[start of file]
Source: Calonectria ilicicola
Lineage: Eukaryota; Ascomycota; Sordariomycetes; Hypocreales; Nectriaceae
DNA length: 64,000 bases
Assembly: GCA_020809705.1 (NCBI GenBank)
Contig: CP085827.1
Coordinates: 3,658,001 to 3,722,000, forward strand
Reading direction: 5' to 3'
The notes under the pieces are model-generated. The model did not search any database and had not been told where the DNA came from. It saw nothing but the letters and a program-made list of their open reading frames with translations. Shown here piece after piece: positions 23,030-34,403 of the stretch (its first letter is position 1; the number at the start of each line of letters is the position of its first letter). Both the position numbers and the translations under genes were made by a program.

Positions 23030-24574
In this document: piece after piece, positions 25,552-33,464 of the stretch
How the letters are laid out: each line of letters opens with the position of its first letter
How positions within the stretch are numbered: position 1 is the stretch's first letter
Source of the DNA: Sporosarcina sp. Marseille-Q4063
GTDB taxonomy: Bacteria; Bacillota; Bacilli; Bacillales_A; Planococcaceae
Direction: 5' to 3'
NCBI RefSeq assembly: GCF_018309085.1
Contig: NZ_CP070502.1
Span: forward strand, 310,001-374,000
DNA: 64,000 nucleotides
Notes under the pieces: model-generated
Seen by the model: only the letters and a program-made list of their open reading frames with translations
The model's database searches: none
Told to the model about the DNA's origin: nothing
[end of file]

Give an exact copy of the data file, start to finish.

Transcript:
Source: Calonectria ilicicola
Lineage: Eukaryota; Ascomycota; Sordariomycetes; Hypocreales; Nectriaceae
DNA length: 64,000 bases
Assembly: GCA_020809705.1 (NCBI GenBank)
Contig: CP085827.1
Coordinates: 3,658,001 to 3,722,000, forward strand
Reading direction: 5' to 3'
The notes under the pieces are model-generated. The model did not search any database and had not been told where the DNA came from. It saw nothing but the letters and a program-made list of their open reading frames with translations. Shown here piece after piece: positions 23,030-34,403 of the stretch (its first letter is position 1; the number at the start of each line of letters is the position of its first letter). Both the position numbers and the translations under genes were made by a program.

Positions 23030-24574
In this document: piece after piece, positions 25,552-33,464 of the stretch
How the letters are laid out: each line of letters opens with the position of its first letter
How positions within the stretch are numbered: position 1 is the stretch's first letter
Source of the DNA: Sporosarcina sp. Marseille-Q4063
GTDB taxonomy: Bacteria; Bacillota; Bacilli; Bacillales_A; Planococcaceae
Direction: 5' to 3'
NCBI RefSeq assembly: GCF_018309085.1
Contig: NZ_CP070502.1
Span: forward strand, 310,001-374,000
DNA: 64,000 nucleotides
Notes under the pieces: model-generated
Seen by the model: only the letters and a program-made list of their open reading frames with translations
The model's database searches: none
Told to the model about the DNA's origin: nothing